But we know from our experience with vectors and complex numbers that AC voltages don't always add up as we think they would if they are out of phase with each other. This principle, applied to power systems, can be put to use to make power systems with even greater conductor efficiencies and lower shock hazard than with split-phase.

Suppose that we had two sources of AC voltage connected in series just like the split-phase system we saw before, except that each voltage source was 120o out of phase with the other:

Since each voltage source is 120 volts, and each load resistor is connected directly in parallel with its respective source, the voltage across each load must be 120 volts as well. Given load currents of 83.33 amps, each load must still be dissipating 10 kilowatts of power. However, voltage between the two "hot" wires is not 240 volts (120 ∠ 0o - 120 ∠ 180o) because the phase difference between the two sources is not 180o. Instead, the voltage is:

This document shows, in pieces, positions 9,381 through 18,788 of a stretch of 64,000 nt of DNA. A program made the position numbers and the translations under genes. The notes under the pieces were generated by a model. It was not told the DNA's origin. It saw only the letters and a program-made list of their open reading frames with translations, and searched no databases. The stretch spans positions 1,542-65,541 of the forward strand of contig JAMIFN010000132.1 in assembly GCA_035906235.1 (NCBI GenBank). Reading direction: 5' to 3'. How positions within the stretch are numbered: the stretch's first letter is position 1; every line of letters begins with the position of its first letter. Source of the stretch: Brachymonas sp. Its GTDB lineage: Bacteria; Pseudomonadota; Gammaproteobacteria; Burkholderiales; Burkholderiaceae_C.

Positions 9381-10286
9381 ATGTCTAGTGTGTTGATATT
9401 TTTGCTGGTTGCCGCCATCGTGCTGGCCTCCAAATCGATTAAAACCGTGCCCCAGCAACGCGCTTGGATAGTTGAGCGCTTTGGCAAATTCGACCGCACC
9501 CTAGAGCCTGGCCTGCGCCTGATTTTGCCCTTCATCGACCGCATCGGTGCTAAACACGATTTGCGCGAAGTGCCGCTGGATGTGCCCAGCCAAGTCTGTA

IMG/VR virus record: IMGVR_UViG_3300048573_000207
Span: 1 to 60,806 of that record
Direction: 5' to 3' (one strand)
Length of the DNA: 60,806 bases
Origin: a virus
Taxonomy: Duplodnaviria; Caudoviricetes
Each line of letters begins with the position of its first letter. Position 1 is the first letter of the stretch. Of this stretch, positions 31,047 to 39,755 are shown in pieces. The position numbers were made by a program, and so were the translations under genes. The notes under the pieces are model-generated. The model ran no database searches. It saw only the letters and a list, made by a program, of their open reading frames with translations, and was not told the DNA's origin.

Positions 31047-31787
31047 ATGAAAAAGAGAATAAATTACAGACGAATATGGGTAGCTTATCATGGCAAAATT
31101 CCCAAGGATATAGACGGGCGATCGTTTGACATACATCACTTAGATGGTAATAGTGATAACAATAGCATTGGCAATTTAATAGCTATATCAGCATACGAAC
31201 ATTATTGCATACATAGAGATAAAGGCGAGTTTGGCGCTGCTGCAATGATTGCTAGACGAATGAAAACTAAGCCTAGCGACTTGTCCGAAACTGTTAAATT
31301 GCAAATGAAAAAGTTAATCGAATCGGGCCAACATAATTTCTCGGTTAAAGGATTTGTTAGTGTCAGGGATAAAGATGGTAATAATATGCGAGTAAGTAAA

Nominally, we say that the voltage between "hot" conductors is 208 volts (rounding up), and thus the power system voltage is designated as 120/208.

If we calculate the current through the "neutral" conductor, we find that it is not zero, even with balanced load resistances. Kirchhoff's Current Law tells us that the currents entering and exiting the node between the two loads must be zero:

So, we find that the "neutral" wire is carrying a full 83.33 amps, just like each "hot" wire.

Note that we are still conveying 20 kW of total power to the two loads, with each load's "hot" wire carrying 83.33 amps as before. With the same amount of current through each "hot" wire, we must use the same gage copper conductors, so we haven't reduced system cost over the split-phase 120/240 system. However, we have realized a gain in safety, because the overall voltage between the two "hot" conductors is 32 volts lower than it was in the split-phase system (208 volts instead of 240 volts).